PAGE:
Professor at the University of Tokyo, Hiroaki Suga devoted almost 20 years of research on the in vitro evolved artificial ribozyme system with exceptional outcomes. In this interview, he shares with us some salient aspects of his career and his vision of science and research.
Why are you active in the field of chemical biology?
There are many remaining scientific challenges in chemical biology and direct connections to drug discovery for unmet medical needs.
Describe the most intense moment of your career.
I would say it was a great experience to be exposed to a culturally and scientifically different country such as Switzerland, when I was studying and working in a laboratory at the University
of Lausanne back in 1987-88. This experience probably changed everything in my career.
Which is the best idea you ever had?
Having RNA catalysts, the flexizymes, for tRNA aminoacylation, which could catalyze reactions, that naturally occurring enzymes could not do well.
Do you have a role-model or a driving force?
All my mentors are my role-models. Particularly Professor Satoru Masamune and Jack W. Szostak are exceptional.
The philosophy along which lines you lead your lab?
We will devise technologies that people would not even think to imitate.
Pick a paper you praise for the elegance of its demonstration.
I choose “Isolation of new ribozymes from alarge pool of random sequences” of Bartel and Szostak, published in Science in 1993. This is the breakthrough of artificial ribozyme selection and the following papers are also very exciting.
Can you shed light on the relevance of inter-disciplinarity for scientific breakthroughs?
I believe that the interdisciplinary interest in science occurs naturally. If it is needed, merging two fields of techniques or research interests should occur at any time or opportunity.
Define research in just three words.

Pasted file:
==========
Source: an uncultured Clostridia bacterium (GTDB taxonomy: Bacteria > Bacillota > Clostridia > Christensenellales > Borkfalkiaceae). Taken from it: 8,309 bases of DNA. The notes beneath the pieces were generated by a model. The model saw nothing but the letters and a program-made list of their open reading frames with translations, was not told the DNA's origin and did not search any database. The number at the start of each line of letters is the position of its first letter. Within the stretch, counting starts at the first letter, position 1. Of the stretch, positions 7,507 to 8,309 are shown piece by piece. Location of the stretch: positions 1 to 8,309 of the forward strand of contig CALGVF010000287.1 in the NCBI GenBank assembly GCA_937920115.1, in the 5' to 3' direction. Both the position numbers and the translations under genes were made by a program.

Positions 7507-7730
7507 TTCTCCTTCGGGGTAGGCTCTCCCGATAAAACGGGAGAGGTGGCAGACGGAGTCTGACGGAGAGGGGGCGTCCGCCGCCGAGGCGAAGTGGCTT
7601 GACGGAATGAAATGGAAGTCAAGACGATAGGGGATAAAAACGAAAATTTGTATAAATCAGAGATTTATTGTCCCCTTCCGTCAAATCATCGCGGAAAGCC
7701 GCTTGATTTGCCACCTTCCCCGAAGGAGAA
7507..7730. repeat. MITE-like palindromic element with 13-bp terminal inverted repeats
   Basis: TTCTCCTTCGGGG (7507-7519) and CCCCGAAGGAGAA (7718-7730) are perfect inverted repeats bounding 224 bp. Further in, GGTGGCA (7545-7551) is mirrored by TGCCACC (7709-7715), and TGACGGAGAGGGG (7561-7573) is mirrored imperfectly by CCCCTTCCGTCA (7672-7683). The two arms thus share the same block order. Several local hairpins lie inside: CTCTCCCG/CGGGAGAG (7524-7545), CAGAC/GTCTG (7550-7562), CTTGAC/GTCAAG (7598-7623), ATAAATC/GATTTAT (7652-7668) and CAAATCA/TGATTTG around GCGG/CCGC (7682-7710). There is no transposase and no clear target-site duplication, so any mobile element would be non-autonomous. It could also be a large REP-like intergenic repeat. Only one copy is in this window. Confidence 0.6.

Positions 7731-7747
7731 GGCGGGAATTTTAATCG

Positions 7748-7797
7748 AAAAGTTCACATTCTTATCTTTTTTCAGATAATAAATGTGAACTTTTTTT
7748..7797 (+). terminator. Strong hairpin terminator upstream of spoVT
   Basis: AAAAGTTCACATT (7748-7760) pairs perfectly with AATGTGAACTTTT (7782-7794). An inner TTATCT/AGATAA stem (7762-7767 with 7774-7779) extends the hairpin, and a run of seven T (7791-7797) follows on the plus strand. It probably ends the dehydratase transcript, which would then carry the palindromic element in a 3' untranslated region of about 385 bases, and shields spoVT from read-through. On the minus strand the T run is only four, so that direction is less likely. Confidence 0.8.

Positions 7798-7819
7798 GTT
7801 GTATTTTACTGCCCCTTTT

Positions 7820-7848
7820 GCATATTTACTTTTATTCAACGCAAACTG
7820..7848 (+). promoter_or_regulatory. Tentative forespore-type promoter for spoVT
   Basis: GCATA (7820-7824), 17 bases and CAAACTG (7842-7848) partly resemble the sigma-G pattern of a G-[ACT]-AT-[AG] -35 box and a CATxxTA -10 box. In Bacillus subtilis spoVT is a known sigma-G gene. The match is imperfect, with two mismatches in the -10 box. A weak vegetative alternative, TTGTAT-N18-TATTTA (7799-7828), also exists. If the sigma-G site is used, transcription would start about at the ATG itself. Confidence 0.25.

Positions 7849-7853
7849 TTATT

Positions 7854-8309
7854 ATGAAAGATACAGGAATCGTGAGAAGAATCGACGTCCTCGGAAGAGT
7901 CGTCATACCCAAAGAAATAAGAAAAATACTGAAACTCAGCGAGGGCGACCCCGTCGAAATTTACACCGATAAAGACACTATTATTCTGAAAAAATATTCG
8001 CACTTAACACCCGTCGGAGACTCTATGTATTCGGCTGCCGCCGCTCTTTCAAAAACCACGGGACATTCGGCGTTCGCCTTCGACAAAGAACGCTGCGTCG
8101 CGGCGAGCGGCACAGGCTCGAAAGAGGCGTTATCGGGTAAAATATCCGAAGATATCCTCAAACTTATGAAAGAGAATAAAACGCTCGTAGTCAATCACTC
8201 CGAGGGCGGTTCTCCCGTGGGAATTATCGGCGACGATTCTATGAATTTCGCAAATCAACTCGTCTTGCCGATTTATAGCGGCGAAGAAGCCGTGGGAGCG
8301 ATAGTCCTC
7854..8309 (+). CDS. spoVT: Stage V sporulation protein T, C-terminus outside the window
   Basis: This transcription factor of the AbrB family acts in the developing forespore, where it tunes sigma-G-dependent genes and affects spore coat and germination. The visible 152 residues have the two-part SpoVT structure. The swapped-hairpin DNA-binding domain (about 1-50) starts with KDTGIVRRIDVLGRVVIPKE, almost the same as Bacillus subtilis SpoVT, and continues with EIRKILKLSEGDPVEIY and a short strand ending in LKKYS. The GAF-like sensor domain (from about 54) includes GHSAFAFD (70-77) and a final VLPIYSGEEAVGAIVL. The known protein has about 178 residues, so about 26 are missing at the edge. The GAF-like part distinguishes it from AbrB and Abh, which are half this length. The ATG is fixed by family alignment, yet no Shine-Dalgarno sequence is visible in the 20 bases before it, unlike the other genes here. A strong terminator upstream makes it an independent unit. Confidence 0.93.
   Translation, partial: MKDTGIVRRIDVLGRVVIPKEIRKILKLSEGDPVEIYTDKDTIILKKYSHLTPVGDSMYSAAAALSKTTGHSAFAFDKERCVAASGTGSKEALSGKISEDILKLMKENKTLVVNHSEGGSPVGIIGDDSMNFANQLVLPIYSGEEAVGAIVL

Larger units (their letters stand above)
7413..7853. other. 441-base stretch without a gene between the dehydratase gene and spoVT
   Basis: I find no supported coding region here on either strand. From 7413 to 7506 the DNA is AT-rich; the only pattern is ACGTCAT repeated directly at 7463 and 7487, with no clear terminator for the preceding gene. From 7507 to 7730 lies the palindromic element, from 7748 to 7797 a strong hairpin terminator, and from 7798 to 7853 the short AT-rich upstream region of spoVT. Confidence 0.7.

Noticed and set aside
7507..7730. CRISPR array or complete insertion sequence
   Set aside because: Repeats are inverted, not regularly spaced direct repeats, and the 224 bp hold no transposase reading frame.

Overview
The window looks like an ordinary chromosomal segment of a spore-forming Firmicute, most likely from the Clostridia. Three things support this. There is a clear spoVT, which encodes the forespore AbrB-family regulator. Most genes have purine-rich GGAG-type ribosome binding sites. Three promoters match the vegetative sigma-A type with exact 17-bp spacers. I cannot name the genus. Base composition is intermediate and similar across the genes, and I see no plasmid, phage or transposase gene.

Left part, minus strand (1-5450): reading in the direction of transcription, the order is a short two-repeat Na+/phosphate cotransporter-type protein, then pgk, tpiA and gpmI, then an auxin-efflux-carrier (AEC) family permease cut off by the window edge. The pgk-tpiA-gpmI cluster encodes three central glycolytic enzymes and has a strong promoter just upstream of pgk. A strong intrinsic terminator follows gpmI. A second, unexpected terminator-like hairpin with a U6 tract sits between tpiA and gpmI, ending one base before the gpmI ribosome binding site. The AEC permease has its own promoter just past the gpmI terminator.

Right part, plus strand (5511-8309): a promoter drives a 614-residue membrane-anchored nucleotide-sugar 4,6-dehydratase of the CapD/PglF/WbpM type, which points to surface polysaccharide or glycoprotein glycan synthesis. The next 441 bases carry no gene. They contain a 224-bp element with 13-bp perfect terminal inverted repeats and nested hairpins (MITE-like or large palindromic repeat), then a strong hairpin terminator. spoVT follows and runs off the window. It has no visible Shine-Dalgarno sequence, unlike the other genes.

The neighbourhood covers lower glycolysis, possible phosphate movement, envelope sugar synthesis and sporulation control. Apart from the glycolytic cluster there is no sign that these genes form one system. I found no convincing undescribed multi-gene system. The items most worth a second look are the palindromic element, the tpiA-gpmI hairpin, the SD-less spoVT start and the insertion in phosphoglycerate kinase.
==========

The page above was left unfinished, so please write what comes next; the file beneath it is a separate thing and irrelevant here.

You’ll find challenges.
How do you match the words beauty and science?
When something that no one thought possible gets realized, then you might find beauty in science.
A piece of advice you’d like to give to the young generation of researchers?
It would be very ordinary words: “think differently and aggressively”.
A book, song, poem, music or paintingthat you spot out and get inspiration from?
I am a blues/jazz guitar player. I cannot spot one song, but any improvisation made by great guitarists always inspires me for not only playing the guitar but also conducting research.
Hiroaki Suga is a Professor of the Department of Chemistry, Graduate School of Science in the University of Tokyo. His research interests are in the field of bioorganic chemistry, chemical biology and biotechnology related to RNA, translation, and peptides. He received his Bachelor of Engineering (1986) and Master of Engineering (1989) from Okayama University under the supervision of Prof. S. Torii and his PhD in Chemistry (1994) from MIT under the supervision of Prof. S. Masamune. After three years of post-doctoral research with Prof. J. W. Szostak (Nobel Prize in Physiology or Medicine 2009) in the Massachusetts General Hospital, he was appointed as a tenure-track Assistant Professor in the Department of Chemistry in New York State University at Buffalo in 1997, then promoted in 2002 to tenured Associate Professor. In 2003, he moved to the Research Center for Advanced Science and Technology in the University of Tokyo as an Associate Professor and soon after was promoted to Full Professor. In 2010, he changed his affiliation and moved to his current Institute.